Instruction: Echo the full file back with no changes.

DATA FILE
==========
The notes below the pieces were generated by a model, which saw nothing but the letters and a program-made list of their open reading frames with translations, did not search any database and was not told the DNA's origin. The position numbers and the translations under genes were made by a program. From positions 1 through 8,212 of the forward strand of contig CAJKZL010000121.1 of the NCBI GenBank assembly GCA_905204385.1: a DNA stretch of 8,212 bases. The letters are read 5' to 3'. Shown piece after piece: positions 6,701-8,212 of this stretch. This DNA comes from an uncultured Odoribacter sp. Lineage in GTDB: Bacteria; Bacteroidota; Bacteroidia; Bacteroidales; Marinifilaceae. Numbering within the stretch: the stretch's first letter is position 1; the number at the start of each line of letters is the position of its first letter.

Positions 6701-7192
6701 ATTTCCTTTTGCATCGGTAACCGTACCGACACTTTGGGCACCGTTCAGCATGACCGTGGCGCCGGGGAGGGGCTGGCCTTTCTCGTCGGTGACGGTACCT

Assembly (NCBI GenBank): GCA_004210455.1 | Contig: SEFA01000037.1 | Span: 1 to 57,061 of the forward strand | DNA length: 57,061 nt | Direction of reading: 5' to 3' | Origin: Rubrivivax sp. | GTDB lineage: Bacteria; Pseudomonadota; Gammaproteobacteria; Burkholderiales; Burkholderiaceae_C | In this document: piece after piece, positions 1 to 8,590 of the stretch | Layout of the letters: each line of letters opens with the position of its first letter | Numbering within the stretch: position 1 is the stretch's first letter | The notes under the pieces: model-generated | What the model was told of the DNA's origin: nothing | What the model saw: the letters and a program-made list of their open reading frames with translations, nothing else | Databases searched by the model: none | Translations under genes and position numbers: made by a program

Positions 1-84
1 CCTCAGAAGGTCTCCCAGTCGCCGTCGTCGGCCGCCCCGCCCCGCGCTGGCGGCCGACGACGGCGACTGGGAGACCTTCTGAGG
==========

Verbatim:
The notes below the pieces were generated by a model, which saw nothing but the letters and a program-made list of their open reading frames with translations, did not search any database and was not told the DNA's origin. The position numbers and the translations under genes were made by a program. From positions 1 through 8,212 of the forward strand of contig CAJKZL010000121.1 of the NCBI GenBank assembly GCA_905204385.1: a DNA stretch of 8,212 bases. The letters are read 5' to 3'. Shown piece after piece: positions 6,701-8,212 of this stretch. This DNA comes from an uncultured Odoribacter sp. Lineage in GTDB: Bacteria; Bacteroidota; Bacteroidia; Bacteroidales; Marinifilaceae. Numbering within the stretch: the stretch's first letter is position 1; the number at the start of each line of letters is the position of its first letter.

Positions 6701-7192
6701 ATTTCCTTTTGCATCGGTAACCGTACCGACACTTTGGGCACCGTTCAGCATGACCGTGGCGCCGGGGAGGGGCTGGCCTTTCTCGTCGGTGACGGTACCT

Assembly (NCBI GenBank): GCA_004210455.1 | Contig: SEFA01000037.1 | Span: 1 to 57,061 of the forward strand | DNA length: 57,061 nt | Direction of reading: 5' to 3' | Origin: Rubrivivax sp. | GTDB lineage: Bacteria; Pseudomonadota; Gammaproteobacteria; Burkholderiales; Burkholderiaceae_C | In this document: piece after piece, positions 1 to 8,590 of the stretch | Layout of the letters: each line of letters opens with the position of its first letter | Numbering within the stretch: position 1 is the stretch's first letter | The notes under the pieces: model-generated | What the model was told of the DNA's origin: nothing | What the model saw: the letters and a program-made list of their open reading frames with translations, nothing else | Databases searched by the model: none | Translations under genes and position numbers: made by a program

Positions 1-84
1 CCTCAGAAGGTCTCCCAGTCGCCGTCGTCGGCCGCCCCGCCCCGCGCTGGCGGCCGACGACGGCGACTGGGAGACCTTCTGAGG